The Good Shepherd – April 29, 2007

Psalm 23, John 10:22-30

April 29, 2007

We’re going back a few weeks now. We’ve followed Jesus along the road to Jerusalem. We’ve been through Holy Week. We’ve celebrated again his Resurrection. And we talked about the way his disciples reacted to that unbelievable event. Now we’re going back and picking up on the perspective of another of the Evangelists. And we’re seeing some of this story through the eyes of St. John. And one of the ways John saw Jesus was in this image of the Good Shepherd.

That’s actually the theme that runs through this entire tenth chapter. When you get a chance, read the whole chapter through and you’ll see. In his Gospel, John often devotes entire chapters to certain stories and themes. In this chapter, there are a number of things happening, but behind it all is this recurring theme of Jesus as the Good Shepherd.

Jesus said, “I am the Good Shepherd.” I’d like us to think about that today. That’s a very comforting theme, isn’t it? As we said in our Call to Worship, “We are God’s people, and the sheep of his pasture.”

I served in a Church once that had a beautiful stained glass window right behind the chancel. And it was a picture of Jesus the Good Shepherd bringing back the lost sheep over his shoulders. You probably couldn’t have listened to a sermon in that Church without thinking of that image. It’s funny, I’m sure we who preached in that Church didn’t think about it as much as the congregation did. The image was behind us. Again, it was a beautiful and comforting image!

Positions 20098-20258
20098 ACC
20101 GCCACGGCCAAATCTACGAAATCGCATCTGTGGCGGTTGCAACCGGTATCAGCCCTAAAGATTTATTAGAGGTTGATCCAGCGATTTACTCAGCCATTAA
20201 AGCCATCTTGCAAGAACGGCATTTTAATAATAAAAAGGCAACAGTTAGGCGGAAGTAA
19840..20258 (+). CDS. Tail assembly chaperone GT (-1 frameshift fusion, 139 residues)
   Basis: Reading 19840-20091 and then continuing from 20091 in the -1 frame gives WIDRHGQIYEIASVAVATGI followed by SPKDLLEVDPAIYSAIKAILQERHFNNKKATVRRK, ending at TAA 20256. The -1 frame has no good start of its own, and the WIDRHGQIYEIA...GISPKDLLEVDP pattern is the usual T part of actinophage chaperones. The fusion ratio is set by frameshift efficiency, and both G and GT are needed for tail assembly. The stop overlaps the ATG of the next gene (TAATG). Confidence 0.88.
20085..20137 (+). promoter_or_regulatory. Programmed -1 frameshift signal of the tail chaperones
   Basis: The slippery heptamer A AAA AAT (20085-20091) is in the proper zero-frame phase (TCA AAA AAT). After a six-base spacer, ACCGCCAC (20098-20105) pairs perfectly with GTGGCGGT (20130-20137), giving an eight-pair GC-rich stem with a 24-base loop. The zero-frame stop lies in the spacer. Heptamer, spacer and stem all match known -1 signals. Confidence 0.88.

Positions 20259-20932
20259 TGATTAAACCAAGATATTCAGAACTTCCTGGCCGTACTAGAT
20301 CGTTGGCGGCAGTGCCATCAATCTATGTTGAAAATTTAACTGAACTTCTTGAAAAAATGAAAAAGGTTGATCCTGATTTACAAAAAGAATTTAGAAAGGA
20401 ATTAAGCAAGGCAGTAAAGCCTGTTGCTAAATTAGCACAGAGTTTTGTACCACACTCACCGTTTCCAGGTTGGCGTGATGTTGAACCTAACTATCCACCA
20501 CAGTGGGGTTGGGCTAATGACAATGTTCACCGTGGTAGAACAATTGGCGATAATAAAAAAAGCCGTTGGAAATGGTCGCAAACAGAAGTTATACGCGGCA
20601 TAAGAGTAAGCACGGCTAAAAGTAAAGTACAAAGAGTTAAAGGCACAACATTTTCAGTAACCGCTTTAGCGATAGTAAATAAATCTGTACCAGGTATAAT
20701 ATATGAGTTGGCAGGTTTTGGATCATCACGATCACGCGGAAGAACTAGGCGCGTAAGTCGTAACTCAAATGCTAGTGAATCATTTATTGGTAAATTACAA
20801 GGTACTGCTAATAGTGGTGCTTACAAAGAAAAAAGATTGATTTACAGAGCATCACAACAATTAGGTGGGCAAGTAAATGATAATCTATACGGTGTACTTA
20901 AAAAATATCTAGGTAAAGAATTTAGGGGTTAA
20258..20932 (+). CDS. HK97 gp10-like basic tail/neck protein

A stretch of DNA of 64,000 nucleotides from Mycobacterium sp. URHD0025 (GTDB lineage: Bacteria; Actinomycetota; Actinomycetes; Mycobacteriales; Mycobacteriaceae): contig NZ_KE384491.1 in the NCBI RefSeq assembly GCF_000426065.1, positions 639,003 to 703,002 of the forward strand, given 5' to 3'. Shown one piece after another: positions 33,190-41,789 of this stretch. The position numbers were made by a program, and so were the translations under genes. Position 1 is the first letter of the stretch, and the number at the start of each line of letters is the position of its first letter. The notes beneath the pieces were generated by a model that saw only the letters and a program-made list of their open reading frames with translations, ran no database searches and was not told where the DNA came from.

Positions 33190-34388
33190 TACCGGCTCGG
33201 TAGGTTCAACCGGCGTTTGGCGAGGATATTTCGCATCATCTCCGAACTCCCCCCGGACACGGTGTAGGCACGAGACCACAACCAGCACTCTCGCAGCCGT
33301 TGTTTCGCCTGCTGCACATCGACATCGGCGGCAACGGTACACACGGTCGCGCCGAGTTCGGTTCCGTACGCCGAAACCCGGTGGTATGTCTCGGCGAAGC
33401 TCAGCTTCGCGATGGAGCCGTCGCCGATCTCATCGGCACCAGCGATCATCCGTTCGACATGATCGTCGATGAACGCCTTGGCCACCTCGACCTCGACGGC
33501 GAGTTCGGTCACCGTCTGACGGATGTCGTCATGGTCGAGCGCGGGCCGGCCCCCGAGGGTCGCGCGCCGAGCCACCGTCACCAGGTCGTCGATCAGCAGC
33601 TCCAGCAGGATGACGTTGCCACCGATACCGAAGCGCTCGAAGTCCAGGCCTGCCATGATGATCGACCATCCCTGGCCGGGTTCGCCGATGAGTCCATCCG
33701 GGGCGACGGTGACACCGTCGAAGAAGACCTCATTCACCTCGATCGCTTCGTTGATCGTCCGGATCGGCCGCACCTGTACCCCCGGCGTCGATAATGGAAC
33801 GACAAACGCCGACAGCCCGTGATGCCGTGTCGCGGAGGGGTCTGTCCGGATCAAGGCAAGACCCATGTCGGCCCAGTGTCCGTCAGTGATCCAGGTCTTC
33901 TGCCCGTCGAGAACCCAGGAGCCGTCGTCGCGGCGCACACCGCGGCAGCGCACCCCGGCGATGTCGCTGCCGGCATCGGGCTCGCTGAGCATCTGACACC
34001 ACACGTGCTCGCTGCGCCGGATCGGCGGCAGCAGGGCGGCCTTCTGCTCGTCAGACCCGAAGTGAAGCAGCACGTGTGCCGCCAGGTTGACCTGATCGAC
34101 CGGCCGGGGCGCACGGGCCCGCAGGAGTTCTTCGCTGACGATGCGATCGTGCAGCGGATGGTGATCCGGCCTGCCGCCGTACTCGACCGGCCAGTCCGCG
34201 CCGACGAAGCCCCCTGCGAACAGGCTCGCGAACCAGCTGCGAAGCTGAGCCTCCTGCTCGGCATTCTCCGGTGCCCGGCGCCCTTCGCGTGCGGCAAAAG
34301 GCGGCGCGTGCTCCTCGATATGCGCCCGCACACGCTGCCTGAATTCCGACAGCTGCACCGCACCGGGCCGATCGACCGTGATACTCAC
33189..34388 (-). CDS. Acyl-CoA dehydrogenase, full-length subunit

At the beginning of this chapter, Jesus uses this image. He tells how the one who enters the sheepfold by the gate is the true shepherd. Then he declares that he is that true shepherd. And as he continues to paint this picture of the sheep and the shepherd, the people start to wonder what he’s saying about himself. Probably some were excited, but as we read on we find that some were indignant! And that was happening more and more. In verse 19 it says, “Again the Jews were divided because of these words.”